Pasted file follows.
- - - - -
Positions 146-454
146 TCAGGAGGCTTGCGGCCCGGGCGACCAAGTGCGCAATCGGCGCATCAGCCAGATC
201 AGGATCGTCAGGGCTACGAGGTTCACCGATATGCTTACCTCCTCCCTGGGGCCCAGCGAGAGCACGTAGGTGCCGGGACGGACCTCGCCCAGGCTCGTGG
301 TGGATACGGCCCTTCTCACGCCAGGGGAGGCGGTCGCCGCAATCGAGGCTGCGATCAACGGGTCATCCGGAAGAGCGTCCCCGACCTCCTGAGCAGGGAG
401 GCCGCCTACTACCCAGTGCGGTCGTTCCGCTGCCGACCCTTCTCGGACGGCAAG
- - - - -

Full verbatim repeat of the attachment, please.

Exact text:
Positions 146-454
146 TCAGGAGGCTTGCGGCCCGGGCGACCAAGTGCGCAATCGGCGCATCAGCCAGATC
201 AGGATCGTCAGGGCTACGAGGTTCACCGATATGCTTACCTCCTCCCTGGGGCCCAGCGAGAGCACGTAGGTGCCGGGACGGACCTCGCCCAGGCTCGTGG
301 TGGATACGGCCCTTCTCACGCCAGGGGAGGCGGTCGCCGCAATCGAGGCTGCGATCAACGGGTCATCCGGAAGAGCGTCCCCGACCTCCTGAGCAGGGAG
401 GCCGCCTACTACCCAGTGCGGTCGTTCCGCTGCCGACCCTTCTCGGACGGCAAG